(9.) Article in the AMDA "Caring For The Ages", June 2009 issue verifies that the use of antispsychotic's for behavioral problems continues to be used in large amounts and continues to be a failure. When will doctors discontinue this outrageous practice and conduct. FDA's warnings and lack of approval seems to fall on deaf ears. "Residents of 670 nursing facilities in New York state were studied. All had a...diagnosis of dementia or Alzheimer's disease...One third of the residents with dementia was taking an antipsychotic at admission and most continued to do so for nearly a year. Another 16% were started on an antipsychotic within 3-6 months of admission, and nearly half of these patients continued on the meds of up to a year. Overall, the average time on antispychotic therapy was 15 months...Residents receiving antipsychotics at the time of admission and then removed frm the meds showed the greatest improvment in behaviors...The researchers also found that residents taking antipsychotics were 24% more likely to fall and more likely to experience functional decline over time than those not taking antipsychotics...Speaking of leaders at one facility..."They were worried that if they took everyone off these meds they'd go crazy. Instead, people actually came alive. They were more alert and more commuicative."
(10.) AMDA "Caring for the Ages" November 2009 - article on "Sublingual Antipsychotic Coming to Market".
This article discusses a new FDA approved drug in August 2009. The drug is Asenapine marketed as Saphris by Schering-Plough Corp. (An atypical antipsychotic for bipolar I disorder and schizophrenia in adults.) The Editor's Note in this article however contains the following clarification on usage.
"Risperidone, Aripiprazole, and Rolanzapine are all currently available orally dispersing tablet formulations of atypical antipsychotics that exist in regular oral forms. Atypical antipsychotics Ziprasidone and Paliperidone are at our disposal, as well as Clozapine and a host of traditional antipsychotics. These drugs carry significant risks, especially in our LTC population and none is indicated for dementia with agitation. This new drug may be welcome but probably will have limited use in LTC.- Karl Steinberg, MD, CMD, Editor in Chief."
(11.) Article in the AMDA "Caring For the Ages" - December 2009 - "Overused Antipsychotics’ Remain an LTC Challenge".
Article cites evidence that the improper doctor's use of Antipsychotic drugs continues at a high level but with a few areas reporting success in eliminating their use. They reference a recent article in the Chicago Tribune headlined: "Nursing Home Doctors Untouched Even as Facilities Are Cited."..."nursing home inspection reports found 1,200 violations concerning psychotropic drugs in Illinois since 2001...physicians have been prescribing the powerful medications inappropriately and without retribution." "AMDA past president Dr. David Smith was quoted: :"when he refused to prescribe an antipsychotic that staff at an nursing facility wanted for a combative resident...the family changed to another physician who would write the prescription. The resident became a Zombie, and they considered that an improvement." ...Dr. Smith also stressed that many behaviors in residents, although they can be odd, are not harmful and don't call for medications." Research by a Dr. Teigland found that "residents in for profit facilities were 20% more likely to be on antipsychotics." There are a number of facilities nationwide that are successfully reducing antipsychotic drug use...one such example is Finger Lakes Center for Living in Auburn, N.Y. "After a year, the facility celebrated the elimination of antipsychotic use for all dementia patients."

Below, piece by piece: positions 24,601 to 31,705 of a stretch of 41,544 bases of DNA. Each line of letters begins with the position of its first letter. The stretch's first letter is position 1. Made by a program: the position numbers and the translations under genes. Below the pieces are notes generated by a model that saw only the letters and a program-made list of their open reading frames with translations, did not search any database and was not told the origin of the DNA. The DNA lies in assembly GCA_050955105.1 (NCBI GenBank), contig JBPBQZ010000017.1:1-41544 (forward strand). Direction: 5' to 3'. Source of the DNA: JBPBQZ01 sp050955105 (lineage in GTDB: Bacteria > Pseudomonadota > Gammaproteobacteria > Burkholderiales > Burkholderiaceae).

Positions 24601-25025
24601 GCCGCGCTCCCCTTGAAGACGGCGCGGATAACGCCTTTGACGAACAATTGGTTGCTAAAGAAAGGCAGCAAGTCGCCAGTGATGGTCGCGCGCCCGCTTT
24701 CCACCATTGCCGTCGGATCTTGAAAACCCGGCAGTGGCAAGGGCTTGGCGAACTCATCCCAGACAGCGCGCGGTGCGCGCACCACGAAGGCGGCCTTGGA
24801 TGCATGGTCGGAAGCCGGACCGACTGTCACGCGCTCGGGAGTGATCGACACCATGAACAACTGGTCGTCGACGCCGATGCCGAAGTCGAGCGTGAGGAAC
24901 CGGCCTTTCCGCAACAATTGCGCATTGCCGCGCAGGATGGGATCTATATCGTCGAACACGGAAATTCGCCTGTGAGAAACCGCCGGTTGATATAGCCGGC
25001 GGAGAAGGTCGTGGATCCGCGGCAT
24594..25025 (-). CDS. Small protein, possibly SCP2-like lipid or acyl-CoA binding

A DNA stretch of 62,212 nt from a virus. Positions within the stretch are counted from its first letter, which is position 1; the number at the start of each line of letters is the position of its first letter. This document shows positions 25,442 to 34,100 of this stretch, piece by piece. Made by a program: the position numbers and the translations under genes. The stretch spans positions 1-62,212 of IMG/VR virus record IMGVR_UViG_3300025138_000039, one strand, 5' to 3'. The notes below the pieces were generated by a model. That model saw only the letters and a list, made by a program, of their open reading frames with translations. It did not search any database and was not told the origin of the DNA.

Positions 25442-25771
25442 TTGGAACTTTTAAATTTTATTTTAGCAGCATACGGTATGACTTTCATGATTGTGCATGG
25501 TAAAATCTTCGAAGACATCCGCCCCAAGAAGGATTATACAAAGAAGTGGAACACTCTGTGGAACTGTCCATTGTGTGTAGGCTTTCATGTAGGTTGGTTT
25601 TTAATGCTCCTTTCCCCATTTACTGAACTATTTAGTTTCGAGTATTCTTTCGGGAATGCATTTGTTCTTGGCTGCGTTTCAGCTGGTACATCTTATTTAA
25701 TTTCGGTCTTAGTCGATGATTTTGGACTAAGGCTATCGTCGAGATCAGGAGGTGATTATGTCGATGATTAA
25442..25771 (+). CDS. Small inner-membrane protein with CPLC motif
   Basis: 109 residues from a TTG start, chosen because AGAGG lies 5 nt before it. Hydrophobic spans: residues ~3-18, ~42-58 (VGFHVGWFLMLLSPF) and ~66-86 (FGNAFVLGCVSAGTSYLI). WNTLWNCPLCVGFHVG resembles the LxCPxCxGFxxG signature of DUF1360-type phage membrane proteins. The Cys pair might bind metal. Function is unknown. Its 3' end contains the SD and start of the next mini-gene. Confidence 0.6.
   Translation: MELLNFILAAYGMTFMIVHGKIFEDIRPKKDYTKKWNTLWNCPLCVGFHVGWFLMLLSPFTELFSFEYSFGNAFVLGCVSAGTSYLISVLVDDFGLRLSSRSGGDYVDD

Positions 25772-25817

(12.) Doctors in the United Kingdom also deplore the use of antipsychotic drugs in Alzheimer's - dementia treatments. The British "Sky News" TV Channel - (Thursday January 8, 2009.)
"Drugs Prescribed to Thousands of Alzheimer's Suffers could Double their risk of Dying, Scientists have Warned." The story by correpondent Thomas Moore continued: "New research shows antipsychotic drugs, which are used to control aggression and behavioural problems are linked to significantly higher death rates...Researchers at King's College London monitored 128 patients who were prescribed antipsychotic drugs or dummy placebo pills...after three years the difference between the groups was dramatic, with twice as many people dying in those given the antipsychotic medication."
"Too often these dangerous drugs are used as a substitute for good quality dementia care" is a quote from the British Alzheimer's Society, Neil Hunt - Chief Executive. "The drugs increase the risk of stroke, as well as causing unpleasant side effects such as sedation." "This distressing new evidence highlights the desperate need to stop people with dementia being over prescribed antipsychotics," he said. The Alzheimer's Society believes up to 105,000 patients are being inappropriately prescribed antipsychotics.
(13.) AMDA's publication, "Caring for the Ages" April 2010, "Teamwork Can Reduce Psychoactive Drugs." by Sherry Boschert.
This is an interesting article on efforts to reduce the use of Antipsychotic Drugs in Nursing homes -"Using interdisciplinary teams in a systematic way can help nursing homes...stop excessive use of psychoactive medications in residents."...this came from information reported at the "Long Term Care Medicine - 2010, AMDA's annual symposium. They referenced Federal Health Regulations for Long Term Care Facilities rule 329 (F-Tag 329) which mandates that "each resident's medication regimen must be free from unnecessary drugs"..."At a 230 bed long term care facility in San Antonio, an interdisciplinary team approach reduced antipsychotic use by 74%, anxiolytic use by 23% and stimulant use by 13% within 6 months"...At a 150 bed skilled nursing facility in Hendersonville, NC, 6 months of an interdisciplinary team approach reduced use of antipsychotics by 54%, reduced the use of hypnotics more than twice a week by 64% and decreased psychiatric discharges to hospitals by 72%"...The incidence of untreated depression dropped by 47% and the proportion of residents experiencing increased symptoms of depression or anxiety fell by 10%. Rates of pressure ulcers declined by 66%, falls...reduced by 25%."